Also - the library should have something the kids need to collect - old stamps - magazine token - old batteries - something they have to visit the library for

iamapixiebutnotaniceone Thu 02-Feb-17 23:56:46

I remember being library monitor regularly at primary school as a reward for good work in classes. It's probably my favourite thing about primary school! Ours had an art group that was held there too, the projects were either centred around historical stories that we had to find the information we needed to do the project or around a particular fiction story that was read as a group.
You could do a reading challenge similar to the ones in local libraries. Read and review so many books per term for an award in assembly - that sort of thing x

Ihatecobwebs Fri 03-Feb-17 00:22:58

Thanks for the ideas.

Re boys area - there is a rotating bookstack for fiction - I'm intending to set it up by author's aimed at the older children - hoping to catch some eyes and interest (and make it easier for the more impatient to pick a book).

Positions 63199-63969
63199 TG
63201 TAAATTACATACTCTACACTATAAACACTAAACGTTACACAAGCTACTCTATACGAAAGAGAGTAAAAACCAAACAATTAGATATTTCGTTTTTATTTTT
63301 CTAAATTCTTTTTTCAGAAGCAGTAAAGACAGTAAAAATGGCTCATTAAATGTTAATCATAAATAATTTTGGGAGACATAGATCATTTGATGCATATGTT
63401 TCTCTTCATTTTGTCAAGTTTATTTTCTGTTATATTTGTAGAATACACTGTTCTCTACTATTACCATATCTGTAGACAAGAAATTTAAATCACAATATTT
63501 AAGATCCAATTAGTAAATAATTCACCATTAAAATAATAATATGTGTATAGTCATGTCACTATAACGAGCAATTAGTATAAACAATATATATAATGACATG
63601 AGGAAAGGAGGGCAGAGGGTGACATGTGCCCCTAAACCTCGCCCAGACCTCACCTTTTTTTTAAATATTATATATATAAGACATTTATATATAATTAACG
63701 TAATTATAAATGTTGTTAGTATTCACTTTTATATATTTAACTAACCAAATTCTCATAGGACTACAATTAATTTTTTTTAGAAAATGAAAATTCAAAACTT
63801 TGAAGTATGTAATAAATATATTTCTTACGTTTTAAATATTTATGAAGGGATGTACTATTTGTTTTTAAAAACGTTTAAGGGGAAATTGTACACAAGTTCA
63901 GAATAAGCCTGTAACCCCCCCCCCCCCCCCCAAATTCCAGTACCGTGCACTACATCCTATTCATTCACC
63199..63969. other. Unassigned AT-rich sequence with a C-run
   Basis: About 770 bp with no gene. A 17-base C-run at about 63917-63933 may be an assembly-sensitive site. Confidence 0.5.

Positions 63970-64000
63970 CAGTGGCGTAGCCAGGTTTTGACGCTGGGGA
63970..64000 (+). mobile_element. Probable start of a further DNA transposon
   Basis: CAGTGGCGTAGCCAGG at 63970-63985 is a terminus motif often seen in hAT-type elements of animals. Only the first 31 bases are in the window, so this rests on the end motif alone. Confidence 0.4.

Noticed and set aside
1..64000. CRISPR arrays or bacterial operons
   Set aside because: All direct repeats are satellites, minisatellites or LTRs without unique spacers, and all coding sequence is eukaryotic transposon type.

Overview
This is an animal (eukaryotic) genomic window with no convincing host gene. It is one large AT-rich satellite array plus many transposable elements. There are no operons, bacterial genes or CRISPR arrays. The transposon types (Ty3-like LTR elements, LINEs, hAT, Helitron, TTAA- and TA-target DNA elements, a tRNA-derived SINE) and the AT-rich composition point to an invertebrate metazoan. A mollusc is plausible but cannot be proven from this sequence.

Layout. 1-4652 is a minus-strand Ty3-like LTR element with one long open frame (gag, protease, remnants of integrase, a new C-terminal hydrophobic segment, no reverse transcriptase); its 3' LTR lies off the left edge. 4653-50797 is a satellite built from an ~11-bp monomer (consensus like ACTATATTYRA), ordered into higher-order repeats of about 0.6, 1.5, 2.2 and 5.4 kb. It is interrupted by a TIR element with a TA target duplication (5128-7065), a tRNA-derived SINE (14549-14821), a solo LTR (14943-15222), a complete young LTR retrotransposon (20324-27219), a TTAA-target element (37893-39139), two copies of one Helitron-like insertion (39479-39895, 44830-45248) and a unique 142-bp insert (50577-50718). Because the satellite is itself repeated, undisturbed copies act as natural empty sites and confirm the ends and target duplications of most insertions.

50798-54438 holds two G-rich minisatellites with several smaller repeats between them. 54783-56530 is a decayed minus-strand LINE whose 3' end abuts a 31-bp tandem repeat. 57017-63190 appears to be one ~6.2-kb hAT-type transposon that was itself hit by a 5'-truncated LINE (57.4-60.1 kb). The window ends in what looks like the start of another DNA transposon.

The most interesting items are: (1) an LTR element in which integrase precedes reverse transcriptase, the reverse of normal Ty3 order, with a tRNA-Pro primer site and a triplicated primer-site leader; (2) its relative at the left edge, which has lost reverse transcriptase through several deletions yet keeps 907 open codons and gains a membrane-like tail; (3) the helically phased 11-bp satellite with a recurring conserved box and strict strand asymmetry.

We have bright cushions and stools, but at lunchtime the children appear to be actively discouraged from staying in the library and reading, it appears that they are expected to change their book quickly and go outside. I need to talk to staff/lunch time supervisors to find the truth and reasons. I was in the library this afternoon, and during lessons it seems to be a go to library, change book, go back to class system.

Bright colours - I have permission to change the wall displays - so will try to make them informative, eg include "how to borrow a book, use the library, things linked to the current "term topic" (whole school studies around one topic each 1/2 term), and things children will be encouraged to produce.